The primary function of the Pebble app is customizing which notifications you get, and how
The Pebble also doubles as a music player extension of your smartphone, so if you’re listening to music on your phone you can quickly change tracks without even taking it out of your pocket. With third party apps that control can be extended to changing the volume and more.
You can choose which music player the Pebble controls
The Pebble does feature vibration alerts and coupled with its extensive notifications you could effectively leave your smartphone on silent mode all the time and get alerted of important calls, tasks or messages right right on your wrist. With third party apps you could extend the notifications to include the virtually unlimited number of apps found on Google Play or Apple App Store.
There are countless apps which extend Pebble’s functionality
We can’t stress enough how much apps are able to extend Pebble’s functionality. Fitness trackers like Runkeeper work great, and the device is easily able to measure the amount of steps you’ve taken, as well as more intense activities like running or swimming (the Pebble is waterproof for up to 50m). There are also apps for a wide variety of uses, including a bicycling app that displays speed and distance, and even a bearing and distance app used for aviation.
The Pebble’s usefulness is a quite standard for the market niche that is occupied by smartwatches since their relatively abrupt appearance. As technology has not advanced to the extent that we can effectively create smartphones which can fit on your wrist, this first generation of smatwatches are more the kind of rudimentary devices that are hopefully paving the way for more capable offerings in the future.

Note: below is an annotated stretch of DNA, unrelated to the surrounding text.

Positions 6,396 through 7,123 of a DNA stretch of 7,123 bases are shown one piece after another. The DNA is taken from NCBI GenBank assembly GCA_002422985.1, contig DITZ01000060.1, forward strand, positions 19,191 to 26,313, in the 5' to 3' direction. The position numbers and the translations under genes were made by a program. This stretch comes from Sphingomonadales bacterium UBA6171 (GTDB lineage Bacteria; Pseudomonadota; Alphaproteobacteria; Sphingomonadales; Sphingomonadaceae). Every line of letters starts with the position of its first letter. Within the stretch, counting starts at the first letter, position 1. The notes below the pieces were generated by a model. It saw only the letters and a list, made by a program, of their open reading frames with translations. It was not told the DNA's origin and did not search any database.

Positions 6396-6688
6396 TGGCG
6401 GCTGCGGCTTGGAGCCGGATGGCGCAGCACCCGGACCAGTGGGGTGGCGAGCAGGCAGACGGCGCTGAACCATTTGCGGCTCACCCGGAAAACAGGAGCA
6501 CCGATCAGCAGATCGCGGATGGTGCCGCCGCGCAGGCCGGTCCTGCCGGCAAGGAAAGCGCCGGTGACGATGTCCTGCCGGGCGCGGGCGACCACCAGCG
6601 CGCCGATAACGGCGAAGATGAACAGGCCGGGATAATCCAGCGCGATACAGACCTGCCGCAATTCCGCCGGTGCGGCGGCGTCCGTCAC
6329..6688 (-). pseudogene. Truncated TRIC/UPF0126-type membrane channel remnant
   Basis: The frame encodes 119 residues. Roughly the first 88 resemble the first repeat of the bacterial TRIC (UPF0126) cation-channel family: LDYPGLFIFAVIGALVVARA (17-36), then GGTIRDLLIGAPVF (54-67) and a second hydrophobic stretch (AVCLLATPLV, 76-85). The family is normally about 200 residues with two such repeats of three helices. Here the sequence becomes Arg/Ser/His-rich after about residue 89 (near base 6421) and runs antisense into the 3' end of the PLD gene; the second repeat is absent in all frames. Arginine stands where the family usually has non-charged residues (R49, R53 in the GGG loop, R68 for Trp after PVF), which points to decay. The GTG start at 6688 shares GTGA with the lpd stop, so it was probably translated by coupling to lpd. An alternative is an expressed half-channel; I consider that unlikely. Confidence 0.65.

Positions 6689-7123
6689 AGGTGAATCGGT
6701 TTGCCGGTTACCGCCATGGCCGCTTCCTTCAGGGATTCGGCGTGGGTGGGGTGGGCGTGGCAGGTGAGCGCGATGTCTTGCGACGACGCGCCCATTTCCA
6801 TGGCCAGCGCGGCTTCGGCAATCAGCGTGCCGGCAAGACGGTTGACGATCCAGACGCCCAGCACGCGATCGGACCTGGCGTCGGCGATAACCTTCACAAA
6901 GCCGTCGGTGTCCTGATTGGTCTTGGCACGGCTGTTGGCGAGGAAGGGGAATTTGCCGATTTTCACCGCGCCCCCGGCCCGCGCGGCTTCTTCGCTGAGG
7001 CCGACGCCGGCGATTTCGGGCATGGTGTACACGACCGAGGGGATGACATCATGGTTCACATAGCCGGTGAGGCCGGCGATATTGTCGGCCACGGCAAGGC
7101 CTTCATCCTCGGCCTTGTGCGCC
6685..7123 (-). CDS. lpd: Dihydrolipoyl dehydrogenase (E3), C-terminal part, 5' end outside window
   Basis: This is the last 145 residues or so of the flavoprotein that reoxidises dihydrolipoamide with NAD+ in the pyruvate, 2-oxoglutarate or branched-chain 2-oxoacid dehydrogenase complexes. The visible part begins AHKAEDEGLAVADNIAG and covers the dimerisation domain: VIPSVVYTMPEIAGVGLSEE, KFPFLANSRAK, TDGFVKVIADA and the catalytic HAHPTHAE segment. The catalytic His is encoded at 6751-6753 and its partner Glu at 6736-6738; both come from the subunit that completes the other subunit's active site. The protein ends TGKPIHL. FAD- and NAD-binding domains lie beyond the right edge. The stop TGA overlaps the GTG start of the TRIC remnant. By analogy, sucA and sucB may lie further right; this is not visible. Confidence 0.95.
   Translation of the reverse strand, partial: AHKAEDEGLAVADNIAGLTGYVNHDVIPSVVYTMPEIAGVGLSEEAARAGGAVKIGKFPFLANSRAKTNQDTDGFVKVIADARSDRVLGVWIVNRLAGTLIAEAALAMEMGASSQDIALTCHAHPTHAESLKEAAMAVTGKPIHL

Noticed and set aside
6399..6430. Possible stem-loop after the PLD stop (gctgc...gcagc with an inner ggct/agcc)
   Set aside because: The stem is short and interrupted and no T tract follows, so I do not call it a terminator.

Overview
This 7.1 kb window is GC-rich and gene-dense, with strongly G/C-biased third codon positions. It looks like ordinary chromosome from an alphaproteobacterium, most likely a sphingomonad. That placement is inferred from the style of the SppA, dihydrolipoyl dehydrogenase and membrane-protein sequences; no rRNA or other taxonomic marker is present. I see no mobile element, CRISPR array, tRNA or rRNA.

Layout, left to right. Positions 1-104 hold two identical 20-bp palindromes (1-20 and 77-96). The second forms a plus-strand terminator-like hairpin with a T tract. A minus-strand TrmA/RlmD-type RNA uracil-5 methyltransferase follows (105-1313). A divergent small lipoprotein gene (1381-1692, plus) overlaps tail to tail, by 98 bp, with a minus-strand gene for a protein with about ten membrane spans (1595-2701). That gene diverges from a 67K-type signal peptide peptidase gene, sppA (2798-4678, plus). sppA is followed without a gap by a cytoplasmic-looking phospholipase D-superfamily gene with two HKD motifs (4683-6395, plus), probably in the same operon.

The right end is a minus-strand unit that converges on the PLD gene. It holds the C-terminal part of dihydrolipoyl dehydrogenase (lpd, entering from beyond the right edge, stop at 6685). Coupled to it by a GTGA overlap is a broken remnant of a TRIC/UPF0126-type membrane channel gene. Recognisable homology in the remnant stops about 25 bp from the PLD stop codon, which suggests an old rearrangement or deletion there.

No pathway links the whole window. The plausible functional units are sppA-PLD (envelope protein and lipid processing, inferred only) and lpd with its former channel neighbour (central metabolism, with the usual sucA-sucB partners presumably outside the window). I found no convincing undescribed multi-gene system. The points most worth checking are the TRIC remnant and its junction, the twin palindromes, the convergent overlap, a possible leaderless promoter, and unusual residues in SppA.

That said, the Pebble does warrant a look as something more as a mere placeholder device for better things to come. If you find the process of taking out your cell phone, unlocking it, and browsing to the relevant app whenever you want to read a text or change the track on your music player a repetitive and time-consuming task, then the smart watch could save you a significant amount of time and hassle. With vibration alerts right on your wrist, missed calls, alarms and notifications will be effectively eliminated.
Compared to other smartwatches, though, the Pebble does have its shortcomings – the most obvious being the screen. The fact that it’s a monochromatic display isn’t as big an issue as the fact that it’s not a touchscreen. Third party apps are able to significantly enhance the Pebble’s usefulness, but they become hindered by Pebble’s reliance on hardware buttons for navigation and input. We are also not particularly fond of its overall build quality with the glossy plastic and cheapish looking rubber watch better suiting a $20 dollar watch than a high-end one.
Finally, the large screen bezels don’t help much either – at around 6mm on each side, that’s about 50% lost screen estate on just the 21mm horizontal length of the screen. The good news is, the Pebble is rated for around 7 days of battery life, and a more capable screen could reduce that significantly – not to mention increase the price.
Ultimately, like a smartphone, the Pebble is as useful and capable as the apps which support it. If smartphones are any indication, the sky’s the limit when it comes to the possibilities provided by apps and the Pebble was quick to open to third-party developers and that will hopefully help it get even better in the future.